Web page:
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Home :: Archive :: 1999 :: December ::
Re: Iago's Name
The Shakespeare Conference: SHK 10.2268  Wednesday, 22 December 1999.

[1]     From:   Clifford Stetner <
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        Date:   Tuesday, 21 Dec 1999 10:56:58 -0500
        Subj:   King Iago

[2]     From:   Martin Mueller <
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        Date:   Friday, 17 Dec 1999 10:04:02 -0600
        Subj:   Iago and other names


[1]-----------------------------------------------------------------
From:           Clifford Stetner <
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Date:           Tuesday, 21 Dec 1999 10:56:58 -0500
Subject:        King Iago

It doesn't seem to me likely that the king or his spies would be likely
to see any reference to him in the character of Iago, beyond the name
itself.  Unlike the use of Richard II during the reign of Elizabeth as a
symbol for deposition of a corrupt monarchy, there is little to tie the
character of Iago, symbolically or otherwise to contemporary criticism
of the reign of James.

Perhaps James is the Othello and Shakespeare the Iago who drops his name
like a handkerchief where it is sure to be discovered?

>On a different topic, I have a question regarding Othello.  I once read
>that the name Iago was Spanish for James (presumably of Islamic
>origin).  Since most scholars place the play's date of composition as
>1604, the first year of James I reign, why would Shakespeare risk the
>offense of his sovereign and patron by naming his most evil character
>synonymously with the king?
>
>Vince Locke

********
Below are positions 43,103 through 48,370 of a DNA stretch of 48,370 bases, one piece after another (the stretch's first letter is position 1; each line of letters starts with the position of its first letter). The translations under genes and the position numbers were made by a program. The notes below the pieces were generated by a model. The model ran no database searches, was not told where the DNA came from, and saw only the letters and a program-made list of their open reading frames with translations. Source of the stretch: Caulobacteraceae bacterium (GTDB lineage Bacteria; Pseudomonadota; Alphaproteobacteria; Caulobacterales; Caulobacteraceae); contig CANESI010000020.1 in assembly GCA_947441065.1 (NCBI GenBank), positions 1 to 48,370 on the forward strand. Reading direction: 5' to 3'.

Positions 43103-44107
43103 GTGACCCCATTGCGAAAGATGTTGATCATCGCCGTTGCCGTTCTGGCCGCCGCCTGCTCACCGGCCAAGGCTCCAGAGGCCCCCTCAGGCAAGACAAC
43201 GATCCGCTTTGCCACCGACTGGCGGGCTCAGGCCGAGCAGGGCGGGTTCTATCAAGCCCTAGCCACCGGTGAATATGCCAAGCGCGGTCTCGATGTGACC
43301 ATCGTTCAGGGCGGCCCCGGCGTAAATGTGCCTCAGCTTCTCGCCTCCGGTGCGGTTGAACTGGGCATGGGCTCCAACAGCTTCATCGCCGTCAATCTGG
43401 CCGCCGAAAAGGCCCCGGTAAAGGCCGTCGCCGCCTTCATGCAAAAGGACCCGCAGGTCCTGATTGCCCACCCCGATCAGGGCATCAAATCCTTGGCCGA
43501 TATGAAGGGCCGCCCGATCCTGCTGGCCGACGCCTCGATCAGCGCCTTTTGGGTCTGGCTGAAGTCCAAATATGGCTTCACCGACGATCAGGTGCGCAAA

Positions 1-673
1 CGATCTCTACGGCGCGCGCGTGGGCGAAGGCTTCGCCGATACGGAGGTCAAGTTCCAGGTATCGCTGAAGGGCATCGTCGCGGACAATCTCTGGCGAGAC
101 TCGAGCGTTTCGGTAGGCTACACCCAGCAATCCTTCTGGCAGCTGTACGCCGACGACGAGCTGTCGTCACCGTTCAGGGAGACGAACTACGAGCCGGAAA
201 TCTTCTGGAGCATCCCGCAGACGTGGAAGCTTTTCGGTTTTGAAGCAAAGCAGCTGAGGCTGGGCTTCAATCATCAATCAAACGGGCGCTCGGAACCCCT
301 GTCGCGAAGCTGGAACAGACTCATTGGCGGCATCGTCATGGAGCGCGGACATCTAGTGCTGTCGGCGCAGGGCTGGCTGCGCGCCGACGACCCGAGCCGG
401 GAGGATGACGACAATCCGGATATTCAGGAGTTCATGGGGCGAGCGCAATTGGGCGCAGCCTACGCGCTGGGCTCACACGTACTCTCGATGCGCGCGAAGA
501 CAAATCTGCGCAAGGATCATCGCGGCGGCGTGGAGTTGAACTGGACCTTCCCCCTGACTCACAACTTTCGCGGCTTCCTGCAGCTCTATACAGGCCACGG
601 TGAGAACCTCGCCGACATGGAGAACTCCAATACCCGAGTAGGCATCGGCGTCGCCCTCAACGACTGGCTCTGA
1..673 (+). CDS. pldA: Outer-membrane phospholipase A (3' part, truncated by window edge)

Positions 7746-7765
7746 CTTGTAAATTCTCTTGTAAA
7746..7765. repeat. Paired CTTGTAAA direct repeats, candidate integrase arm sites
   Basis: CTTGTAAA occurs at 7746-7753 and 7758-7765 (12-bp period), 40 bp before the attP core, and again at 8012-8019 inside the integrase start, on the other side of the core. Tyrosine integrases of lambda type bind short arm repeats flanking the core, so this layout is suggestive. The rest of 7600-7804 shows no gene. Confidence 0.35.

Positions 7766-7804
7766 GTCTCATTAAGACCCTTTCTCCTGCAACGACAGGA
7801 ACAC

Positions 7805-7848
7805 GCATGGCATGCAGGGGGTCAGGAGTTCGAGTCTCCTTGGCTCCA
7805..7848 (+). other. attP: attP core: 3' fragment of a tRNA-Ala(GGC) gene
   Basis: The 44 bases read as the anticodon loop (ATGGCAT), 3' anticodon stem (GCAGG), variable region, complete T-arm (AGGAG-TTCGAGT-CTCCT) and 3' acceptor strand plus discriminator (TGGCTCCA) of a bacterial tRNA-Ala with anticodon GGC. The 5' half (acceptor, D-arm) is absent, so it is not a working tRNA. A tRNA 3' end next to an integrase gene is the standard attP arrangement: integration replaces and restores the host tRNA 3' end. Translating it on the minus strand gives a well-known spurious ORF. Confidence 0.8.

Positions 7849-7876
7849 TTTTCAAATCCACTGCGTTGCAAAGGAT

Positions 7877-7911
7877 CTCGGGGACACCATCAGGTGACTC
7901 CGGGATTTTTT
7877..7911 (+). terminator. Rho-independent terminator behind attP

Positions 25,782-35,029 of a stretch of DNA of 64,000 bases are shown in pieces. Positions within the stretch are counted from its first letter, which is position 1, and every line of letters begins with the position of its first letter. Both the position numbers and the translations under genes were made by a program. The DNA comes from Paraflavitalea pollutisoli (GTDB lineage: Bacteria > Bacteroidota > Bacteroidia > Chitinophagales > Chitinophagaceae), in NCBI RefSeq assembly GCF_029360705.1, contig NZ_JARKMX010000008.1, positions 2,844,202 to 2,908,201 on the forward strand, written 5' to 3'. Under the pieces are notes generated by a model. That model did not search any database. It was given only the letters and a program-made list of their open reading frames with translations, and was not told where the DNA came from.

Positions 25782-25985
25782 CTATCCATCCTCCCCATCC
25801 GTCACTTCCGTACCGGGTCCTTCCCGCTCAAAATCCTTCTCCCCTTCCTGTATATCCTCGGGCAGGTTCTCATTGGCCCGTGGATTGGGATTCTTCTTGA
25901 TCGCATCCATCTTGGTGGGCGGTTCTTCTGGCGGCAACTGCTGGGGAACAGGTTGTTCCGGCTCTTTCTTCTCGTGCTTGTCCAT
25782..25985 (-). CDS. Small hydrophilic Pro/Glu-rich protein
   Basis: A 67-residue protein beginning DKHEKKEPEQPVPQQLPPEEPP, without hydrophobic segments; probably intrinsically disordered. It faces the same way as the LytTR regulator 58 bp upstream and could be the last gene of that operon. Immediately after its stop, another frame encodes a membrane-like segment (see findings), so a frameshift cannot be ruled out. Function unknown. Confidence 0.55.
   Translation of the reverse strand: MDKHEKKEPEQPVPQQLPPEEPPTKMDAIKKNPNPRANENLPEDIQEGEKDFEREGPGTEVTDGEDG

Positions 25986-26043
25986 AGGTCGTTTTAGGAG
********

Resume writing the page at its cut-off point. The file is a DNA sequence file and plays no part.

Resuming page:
>Eastern Michigan University

Clifford Stetner

[2]-------------------------------------------------------------
From:           Martin Mueller <
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Date:           Friday, 17 Dec 1999 10:04:02 -0600
Subject:        Iago and other names

I cannot make much of a connection between Iago and King James. For one
thing, the names Iago and James don't sound much like one another (even
though they are related), and secondly, the name James is so common that
the intertextual hurdle is raised. But I'd like to ask some questions
about other names in Othello and Hamlet.  Why do Ophelia and Othello
have the names they have and why are they so much like each other?

Elena Fernandez del Valle  points out that Shakespeare took Desdemona's
name from Cinthio and that Disdemona is the only named character in the
novella. Outside of his histories, Shakespeare almost never kept the
names of his source characters, so the fact that he kept this one is a
significant choice. It testifies to minimal Greek: he knew that it meant
what we might today call Bad Karma and that its constituent parts are
'dus' and 'daimon'.  He almost certainly didn't know Heraklitus'
wonderful aphorism "ethos anthropoi daimon"  (

 

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